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Donovan - Interview

  by Lisa Torem

published: 3 / 10 / 2013

Donovan - Interview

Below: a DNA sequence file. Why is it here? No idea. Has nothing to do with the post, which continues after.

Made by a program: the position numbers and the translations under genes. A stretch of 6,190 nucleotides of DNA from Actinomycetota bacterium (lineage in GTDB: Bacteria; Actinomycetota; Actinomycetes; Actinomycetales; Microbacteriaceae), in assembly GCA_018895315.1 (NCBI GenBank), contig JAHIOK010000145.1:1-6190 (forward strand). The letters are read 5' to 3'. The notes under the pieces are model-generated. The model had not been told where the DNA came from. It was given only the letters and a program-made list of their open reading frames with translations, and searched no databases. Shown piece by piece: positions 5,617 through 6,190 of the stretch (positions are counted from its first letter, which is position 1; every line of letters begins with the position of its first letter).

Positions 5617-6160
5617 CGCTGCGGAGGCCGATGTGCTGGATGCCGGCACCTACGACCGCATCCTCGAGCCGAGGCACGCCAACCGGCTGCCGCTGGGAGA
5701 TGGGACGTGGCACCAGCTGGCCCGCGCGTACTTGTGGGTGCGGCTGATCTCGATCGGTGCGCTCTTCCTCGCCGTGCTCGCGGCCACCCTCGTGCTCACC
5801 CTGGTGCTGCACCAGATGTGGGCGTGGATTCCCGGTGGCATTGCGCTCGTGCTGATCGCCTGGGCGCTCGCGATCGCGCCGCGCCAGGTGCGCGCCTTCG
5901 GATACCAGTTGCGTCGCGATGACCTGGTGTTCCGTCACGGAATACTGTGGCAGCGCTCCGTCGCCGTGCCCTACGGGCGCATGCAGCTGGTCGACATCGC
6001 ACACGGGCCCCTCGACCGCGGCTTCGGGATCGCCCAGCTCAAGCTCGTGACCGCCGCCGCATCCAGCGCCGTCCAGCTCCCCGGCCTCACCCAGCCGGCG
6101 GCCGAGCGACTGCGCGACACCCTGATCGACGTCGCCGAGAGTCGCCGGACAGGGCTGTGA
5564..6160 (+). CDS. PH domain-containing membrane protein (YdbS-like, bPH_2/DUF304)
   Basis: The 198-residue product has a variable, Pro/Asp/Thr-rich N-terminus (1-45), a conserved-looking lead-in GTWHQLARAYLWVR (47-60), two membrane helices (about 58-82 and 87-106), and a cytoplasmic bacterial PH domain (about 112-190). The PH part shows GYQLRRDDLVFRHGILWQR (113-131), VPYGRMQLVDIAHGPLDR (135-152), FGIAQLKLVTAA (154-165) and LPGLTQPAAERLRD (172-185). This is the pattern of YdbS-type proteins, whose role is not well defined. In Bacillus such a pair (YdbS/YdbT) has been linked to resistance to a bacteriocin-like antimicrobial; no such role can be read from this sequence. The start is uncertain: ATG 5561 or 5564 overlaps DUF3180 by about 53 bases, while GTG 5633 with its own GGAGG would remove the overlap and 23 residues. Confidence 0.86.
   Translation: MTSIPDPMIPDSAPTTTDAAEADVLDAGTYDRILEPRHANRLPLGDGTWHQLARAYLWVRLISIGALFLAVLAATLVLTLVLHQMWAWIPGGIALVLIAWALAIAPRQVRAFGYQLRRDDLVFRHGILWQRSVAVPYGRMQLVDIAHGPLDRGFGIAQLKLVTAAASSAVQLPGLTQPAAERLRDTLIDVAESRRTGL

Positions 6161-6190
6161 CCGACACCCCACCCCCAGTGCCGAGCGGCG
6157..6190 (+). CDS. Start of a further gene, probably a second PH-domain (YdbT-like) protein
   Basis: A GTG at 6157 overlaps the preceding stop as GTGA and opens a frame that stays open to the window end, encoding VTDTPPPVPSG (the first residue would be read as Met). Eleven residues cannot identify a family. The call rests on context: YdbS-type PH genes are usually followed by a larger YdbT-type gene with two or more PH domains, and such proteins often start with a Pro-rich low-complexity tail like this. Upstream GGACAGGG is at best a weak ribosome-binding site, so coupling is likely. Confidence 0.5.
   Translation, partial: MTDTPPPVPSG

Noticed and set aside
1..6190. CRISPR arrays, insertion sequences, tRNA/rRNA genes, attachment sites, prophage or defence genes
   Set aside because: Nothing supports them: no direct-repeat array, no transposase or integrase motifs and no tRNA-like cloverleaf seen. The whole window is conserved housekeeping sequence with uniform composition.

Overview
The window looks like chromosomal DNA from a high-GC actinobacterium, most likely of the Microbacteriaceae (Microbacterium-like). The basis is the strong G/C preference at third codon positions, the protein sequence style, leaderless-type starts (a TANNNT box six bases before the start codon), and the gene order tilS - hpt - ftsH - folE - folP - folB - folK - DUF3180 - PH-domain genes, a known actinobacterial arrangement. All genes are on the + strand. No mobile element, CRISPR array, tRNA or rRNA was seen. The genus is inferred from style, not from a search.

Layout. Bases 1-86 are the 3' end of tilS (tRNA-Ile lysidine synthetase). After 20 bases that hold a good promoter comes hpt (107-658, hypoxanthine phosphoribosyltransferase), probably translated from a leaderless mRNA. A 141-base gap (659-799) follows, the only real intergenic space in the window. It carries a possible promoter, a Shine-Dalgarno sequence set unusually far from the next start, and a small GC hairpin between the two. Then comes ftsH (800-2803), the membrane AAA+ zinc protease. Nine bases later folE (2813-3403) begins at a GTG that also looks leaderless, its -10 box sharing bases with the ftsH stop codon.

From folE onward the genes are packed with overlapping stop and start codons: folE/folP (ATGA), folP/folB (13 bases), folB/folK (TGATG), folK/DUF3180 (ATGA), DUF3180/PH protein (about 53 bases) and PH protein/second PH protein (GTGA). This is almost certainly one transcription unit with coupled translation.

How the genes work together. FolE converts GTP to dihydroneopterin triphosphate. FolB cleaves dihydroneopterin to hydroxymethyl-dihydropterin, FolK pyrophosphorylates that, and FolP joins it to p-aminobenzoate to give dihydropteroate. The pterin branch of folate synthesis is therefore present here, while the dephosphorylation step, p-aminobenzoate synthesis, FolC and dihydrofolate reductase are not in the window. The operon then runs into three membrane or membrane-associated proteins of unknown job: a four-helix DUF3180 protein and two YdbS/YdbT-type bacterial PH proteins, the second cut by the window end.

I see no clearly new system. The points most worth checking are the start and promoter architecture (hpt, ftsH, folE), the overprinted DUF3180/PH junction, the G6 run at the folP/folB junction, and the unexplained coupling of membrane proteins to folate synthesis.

Lisa Torem talks to Donovan about the forthcoming second volume of his autobiography which will be coming out as an audio book and his new album 'Shadows of Blue', which was recorded in Nashville